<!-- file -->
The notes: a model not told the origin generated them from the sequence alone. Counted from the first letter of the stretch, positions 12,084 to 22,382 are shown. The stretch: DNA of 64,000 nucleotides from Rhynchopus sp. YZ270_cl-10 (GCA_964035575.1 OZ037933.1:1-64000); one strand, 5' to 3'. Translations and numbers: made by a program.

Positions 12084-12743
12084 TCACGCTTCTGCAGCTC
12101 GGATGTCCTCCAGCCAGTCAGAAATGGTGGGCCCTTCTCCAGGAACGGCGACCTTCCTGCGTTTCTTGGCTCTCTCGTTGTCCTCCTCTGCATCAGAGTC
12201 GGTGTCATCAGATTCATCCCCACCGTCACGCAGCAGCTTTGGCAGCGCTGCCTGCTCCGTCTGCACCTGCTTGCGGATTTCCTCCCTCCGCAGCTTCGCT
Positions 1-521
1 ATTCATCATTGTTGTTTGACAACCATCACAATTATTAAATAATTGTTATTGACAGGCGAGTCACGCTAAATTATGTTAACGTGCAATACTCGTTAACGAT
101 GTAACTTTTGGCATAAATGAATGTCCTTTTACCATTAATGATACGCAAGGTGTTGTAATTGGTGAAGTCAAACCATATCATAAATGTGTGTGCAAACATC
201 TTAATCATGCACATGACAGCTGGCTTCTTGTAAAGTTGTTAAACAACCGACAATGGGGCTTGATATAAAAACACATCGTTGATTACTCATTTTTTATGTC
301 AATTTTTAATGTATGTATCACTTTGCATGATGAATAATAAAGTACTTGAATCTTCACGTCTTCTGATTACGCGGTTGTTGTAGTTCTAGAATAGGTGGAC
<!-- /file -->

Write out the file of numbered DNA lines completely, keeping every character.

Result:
The notes: a model not told the origin generated them from the sequence alone. Counted from the first letter of the stretch, positions 12,084 to 22,382 are shown. The stretch: DNA of 64,000 nucleotides from Rhynchopus sp. YZ270_cl-10 (GCA_964035575.1 OZ037933.1:1-64000); one strand, 5' to 3'. Translations and numbers: made by a program.

Positions 12084-12743
12084 TCACGCTTCTGCAGCTC
12101 GGATGTCCTCCAGCCAGTCAGAAATGGTGGGCCCTTCTCCAGGAACGGCGACCTTCCTGCGTTTCTTGGCTCTCTCGTTGTCCTCCTCTGCATCAGAGTC
12201 GGTGTCATCAGATTCATCCCCACCGTCACGCAGCAGCTTTGGCAGCGCTGCCTGCTCCGTCTGCACCTGCTTGCGGATTTCCTCCCTCCGCAGCTTCGCT
Positions 1-521
1 ATTCATCATTGTTGTTTGACAACCATCACAATTATTAAATAATTGTTATTGACAGGCGAGTCACGCTAAATTATGTTAACGTGCAATACTCGTTAACGAT
101 GTAACTTTTGGCATAAATGAATGTCCTTTTACCATTAATGATACGCAAGGTGTTGTAATTGGTGAAGTCAAACCATATCATAAATGTGTGTGCAAACATC
201 TTAATCATGCACATGACAGCTGGCTTCTTGTAAAGTTGTTAAACAACCGACAATGGGGCTTGATATAAAAACACATCGTTGATTACTCATTTTTTATGTC
301 AATTTTTAATGTATGTATCACTTTGCATGATGAATAATAAAGTACTTGAATCTTCACGTCTTCTGATTACGCGGTTGTTGTAGTTCTAGAATAGGTGGAC